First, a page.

Do Men and Women Have Different Password Management Habits?
There is no point in fueling the battle of the sexes. We live in the 21st century, and, hopefully, we are all aware that both men and women are equals and deserve the same respect. That being said, it is scientifically proven that the brains of men and women function differently. A study analyzed in the Stanford Medicine Magazine suggested that both men and women excelled in different ways. For example, women were found to have better verbal abilities, they were better writers and readers, and they had better fine-motor coordination. Men, on the other hand, were better at juggling items in the working memory, and they had superior visuospatial skills. There are many other studies and many other examples of how men and women are different, and so it is not surprising that they approach password management differently too.
More men than women succumb to cybercrime, a new study finds
A study aimed to understand password management habits in the United States and the United Kingdom was conducted, and many of the findings did not surprise cybersecurity experts. According to the data, more than 30% of people find resetting passwords stressful. 80% of people think that password management is difficult. And only 20% admit to using unique passwords on certain apps. Ultimately, people are well aware of the security implications they could face if they continued with poor password management habits, but many of them do not know how to act. The most surprising data to come from the study is that while in the UK both men and women fall victim to cybercrime at an equal rate, in the United States, 54% of male respondents were victims of cybercrime versus 46% of female respondents. This might be explained by an older study, conducted in 2017.
According to the data uncovered in this study, Americans have pretty much terrible password management habits. For one, 11% of respondents admit to using the same password for more than 7 years. To add insult to the injury, only 37.5% change their passwords when they are required to do that. Most shockingly, it was found that men are almost 3 times more likely to use password as their password, and we all know that this is the worst password in existence. Login credentials can be stolen during data breaches and extracted from users themselves using various forms of phishing scams. However, hackers often rely on brute-force attacks as well, and during them, they are able to guess the weakest passwords. The first ones they are likely to try include admin, 12345, default, root, and of course, password. That might be the reason why more men in the United States become victims of cybercrime.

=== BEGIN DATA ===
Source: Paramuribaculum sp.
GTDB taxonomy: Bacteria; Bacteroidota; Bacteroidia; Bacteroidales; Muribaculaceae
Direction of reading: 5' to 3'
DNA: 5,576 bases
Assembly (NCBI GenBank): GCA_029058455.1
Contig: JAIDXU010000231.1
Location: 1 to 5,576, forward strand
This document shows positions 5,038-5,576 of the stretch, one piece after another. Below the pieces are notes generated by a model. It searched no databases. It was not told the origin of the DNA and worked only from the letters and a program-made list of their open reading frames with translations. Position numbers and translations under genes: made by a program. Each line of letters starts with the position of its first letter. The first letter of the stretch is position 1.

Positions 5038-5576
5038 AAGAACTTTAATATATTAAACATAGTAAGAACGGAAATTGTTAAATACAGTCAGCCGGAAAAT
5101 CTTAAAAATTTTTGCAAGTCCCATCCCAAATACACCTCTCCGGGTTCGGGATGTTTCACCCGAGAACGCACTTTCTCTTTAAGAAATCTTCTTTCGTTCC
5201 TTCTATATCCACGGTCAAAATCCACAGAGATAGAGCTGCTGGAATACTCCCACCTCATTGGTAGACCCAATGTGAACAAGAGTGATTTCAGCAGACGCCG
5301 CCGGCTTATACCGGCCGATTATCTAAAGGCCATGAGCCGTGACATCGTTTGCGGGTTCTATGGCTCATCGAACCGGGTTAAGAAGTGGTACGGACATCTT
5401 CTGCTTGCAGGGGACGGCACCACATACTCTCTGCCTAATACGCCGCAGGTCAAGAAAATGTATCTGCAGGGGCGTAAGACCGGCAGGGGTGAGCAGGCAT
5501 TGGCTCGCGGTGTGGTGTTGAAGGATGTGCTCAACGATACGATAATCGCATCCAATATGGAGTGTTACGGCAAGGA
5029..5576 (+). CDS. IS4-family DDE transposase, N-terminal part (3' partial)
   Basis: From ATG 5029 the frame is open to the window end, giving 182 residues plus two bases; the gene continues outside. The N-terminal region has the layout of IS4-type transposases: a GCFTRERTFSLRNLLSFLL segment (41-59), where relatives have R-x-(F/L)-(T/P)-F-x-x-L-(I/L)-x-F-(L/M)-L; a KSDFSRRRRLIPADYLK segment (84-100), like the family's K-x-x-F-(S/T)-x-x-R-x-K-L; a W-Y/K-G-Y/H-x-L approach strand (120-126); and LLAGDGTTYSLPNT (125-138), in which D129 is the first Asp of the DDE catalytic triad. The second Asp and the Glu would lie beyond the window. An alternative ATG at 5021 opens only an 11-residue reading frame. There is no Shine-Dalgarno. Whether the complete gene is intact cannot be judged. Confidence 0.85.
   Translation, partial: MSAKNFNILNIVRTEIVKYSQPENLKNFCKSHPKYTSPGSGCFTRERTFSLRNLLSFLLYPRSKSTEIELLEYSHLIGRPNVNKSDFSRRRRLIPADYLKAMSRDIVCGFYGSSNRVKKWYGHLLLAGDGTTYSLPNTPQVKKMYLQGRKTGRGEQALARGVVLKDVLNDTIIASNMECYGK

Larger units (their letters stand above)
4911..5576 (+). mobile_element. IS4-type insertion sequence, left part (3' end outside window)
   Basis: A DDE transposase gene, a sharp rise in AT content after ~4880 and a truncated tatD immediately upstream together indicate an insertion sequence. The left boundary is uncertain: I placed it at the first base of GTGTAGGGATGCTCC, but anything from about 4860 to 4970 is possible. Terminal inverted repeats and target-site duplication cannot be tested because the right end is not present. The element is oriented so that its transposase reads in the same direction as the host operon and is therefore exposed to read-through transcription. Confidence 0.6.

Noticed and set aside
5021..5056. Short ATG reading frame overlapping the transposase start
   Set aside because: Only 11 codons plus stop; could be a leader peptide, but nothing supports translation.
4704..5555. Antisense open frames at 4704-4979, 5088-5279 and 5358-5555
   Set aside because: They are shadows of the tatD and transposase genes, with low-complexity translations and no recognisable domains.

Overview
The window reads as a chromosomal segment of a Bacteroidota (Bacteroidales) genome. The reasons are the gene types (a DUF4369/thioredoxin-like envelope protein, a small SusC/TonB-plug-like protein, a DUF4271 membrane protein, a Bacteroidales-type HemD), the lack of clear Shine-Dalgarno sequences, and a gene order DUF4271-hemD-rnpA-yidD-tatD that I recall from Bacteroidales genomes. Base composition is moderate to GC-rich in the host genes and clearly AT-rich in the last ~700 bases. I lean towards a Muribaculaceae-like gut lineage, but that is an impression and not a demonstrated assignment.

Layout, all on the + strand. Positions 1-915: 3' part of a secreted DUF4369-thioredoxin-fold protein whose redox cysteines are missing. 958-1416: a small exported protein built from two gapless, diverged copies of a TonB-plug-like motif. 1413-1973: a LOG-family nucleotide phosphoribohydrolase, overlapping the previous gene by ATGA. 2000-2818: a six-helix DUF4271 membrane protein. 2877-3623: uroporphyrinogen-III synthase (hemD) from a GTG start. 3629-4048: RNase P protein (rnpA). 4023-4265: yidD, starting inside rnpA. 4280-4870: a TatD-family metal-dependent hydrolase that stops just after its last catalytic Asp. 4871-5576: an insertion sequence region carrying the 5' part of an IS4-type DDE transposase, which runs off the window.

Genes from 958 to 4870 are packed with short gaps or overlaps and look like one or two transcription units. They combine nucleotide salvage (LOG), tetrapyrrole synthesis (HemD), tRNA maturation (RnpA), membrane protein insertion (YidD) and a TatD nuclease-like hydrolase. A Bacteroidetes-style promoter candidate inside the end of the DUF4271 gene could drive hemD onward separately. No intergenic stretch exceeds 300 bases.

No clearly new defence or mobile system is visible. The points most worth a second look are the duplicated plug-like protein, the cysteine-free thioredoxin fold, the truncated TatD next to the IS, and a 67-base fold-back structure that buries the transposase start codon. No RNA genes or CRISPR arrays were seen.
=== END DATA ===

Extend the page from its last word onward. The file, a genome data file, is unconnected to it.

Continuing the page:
This is not a new trend, and a study dating back to 2009 showed that 47% of men compared to 26% of women used the same passwords for multiple accounts. It is a known fact that men are more likely to take risks, but password management is not the place to do it. Regardless of which gender you identify by – and please excuse the traditional gender construct when it comes to statistical data – you need to be careful about what kinds of password you set up and how you manage them.
Password management rule #1: do NOT reuse passwords
At this point, we keep saying do not reuse passwords almost like a chant. Unfortunately, as statistics show, people often break this rule even when they understand that that is dangerous. The biggest issue with password recycling is that if one account becomes vulnerable, all others fall like dominoes. Even if the password you keep reusing appears to be strong and complex (i.e., it is long, has a random combination of letters, numbers, and symbols, and does not contain personal data, like important dates or names), it cannot be recycled.
Many people believe that they are left to their own devices when it comes to passwords, but there are plenty of tools to choose from these days. We recommend the Cyclonis Password Manager because it offers multiple features. It can help generate passwords. It can encrypt and store them for easy access. The Cyclonis Password Manager extension – which is compatible with Chrome, Firefox, and Edge browsers – can help import all existing passwords easily. The program also makes it possible to store other data, such as payment card details or the numbers of ID documents. It can be synced across multiple devices to ensure that password management is never an issue. To ensure complete security, the tool uses end-to-end encryption, and users can add two-factor authentication for added protection.
Bridging the gap
Password security is not a men or women issue. It is a human issue. Passwords are like locks to the doors that lead to our homes. If the lock is rusty and falling apart, it will not be able to keep out the intruders. However, if the lock is strong, and if it is supported, it should hold against all uninvited guests. If you do not reuse passwords, if you make sure that they are unique and strong in every case, and if you add the support of two-factor authentication, your chances of falling victim to cybercrime become smaller automatically, and we are sure that every person understands the benefit of that.
When it comes down to password management, education is the most important thing in ensuring that everyone uses the strongest passwords imaginable. Therefore, when one learns something new about the best password practices, that information should be shared, and both men and women have the responsibility to share it with those around them. People continue to dream about a password-less world, and while more and more options become available, for now, passwords are reigning, and so we have to make sure that we take all measures to ensure that our passwords protect us and our accounts appropriately. So, do you have any weak passwords? If you do, this is the perfect time to change that.